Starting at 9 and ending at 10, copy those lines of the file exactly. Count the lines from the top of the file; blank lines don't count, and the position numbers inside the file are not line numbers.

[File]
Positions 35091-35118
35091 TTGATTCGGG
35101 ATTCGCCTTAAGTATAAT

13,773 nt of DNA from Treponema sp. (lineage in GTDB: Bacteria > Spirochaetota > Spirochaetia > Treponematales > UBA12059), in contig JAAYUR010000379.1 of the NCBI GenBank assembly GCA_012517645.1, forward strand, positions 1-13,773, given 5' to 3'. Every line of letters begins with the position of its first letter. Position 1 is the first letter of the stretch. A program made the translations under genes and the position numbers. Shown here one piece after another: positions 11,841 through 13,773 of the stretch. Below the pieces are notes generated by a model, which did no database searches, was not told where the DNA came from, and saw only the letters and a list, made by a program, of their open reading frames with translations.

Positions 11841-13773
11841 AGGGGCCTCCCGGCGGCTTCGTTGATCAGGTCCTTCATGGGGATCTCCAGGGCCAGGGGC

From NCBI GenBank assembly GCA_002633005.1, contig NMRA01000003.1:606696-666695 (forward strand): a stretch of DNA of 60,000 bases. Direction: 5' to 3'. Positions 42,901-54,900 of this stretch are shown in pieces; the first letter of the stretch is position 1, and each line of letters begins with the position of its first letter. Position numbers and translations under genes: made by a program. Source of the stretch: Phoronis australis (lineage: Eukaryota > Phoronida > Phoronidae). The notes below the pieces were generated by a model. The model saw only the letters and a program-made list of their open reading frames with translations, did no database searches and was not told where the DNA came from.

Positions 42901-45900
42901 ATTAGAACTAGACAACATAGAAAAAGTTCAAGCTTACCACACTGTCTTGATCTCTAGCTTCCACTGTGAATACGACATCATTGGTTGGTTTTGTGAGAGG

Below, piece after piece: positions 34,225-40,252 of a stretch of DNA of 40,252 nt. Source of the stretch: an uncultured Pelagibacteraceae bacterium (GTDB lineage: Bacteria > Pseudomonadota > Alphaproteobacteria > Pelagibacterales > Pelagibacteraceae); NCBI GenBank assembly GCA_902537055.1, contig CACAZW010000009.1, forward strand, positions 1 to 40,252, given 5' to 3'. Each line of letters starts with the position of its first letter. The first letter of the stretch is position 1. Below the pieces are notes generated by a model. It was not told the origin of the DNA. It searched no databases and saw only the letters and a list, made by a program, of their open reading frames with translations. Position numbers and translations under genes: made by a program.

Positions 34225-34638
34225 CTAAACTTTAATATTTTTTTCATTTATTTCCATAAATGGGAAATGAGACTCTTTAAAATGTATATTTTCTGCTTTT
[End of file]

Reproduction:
42901 ATTAGAACTAGACAACATAGAAAAAGTTCAAGCTTACCACACTGTCTTGATCTCTAGCTTCCACTGTGAATACGACATCATTGGTTGGTTTTGTGAGAGG

Below, piece after piece: positions 34,225-40,252 of a stretch of DNA of 40,252 nt. Source of the stretch: an uncultured Pelagibacteraceae bacterium (GTDB lineage: Bacteria > Pseudomonadota > Alphaproteobacteria > Pelagibacterales > Pelagibacteraceae); NCBI GenBank assembly GCA_902537055.1, contig CACAZW010000009.1, forward strand, positions 1 to 40,252, given 5' to 3'. Each line of letters starts with the position of its first letter. The first letter of the stretch is position 1. Below the pieces are notes generated by a model. It was not told the origin of the DNA. It searched no databases and saw only the letters and a list, made by a program, of their open reading frames with translations. Position numbers and translations under genes: made by a program.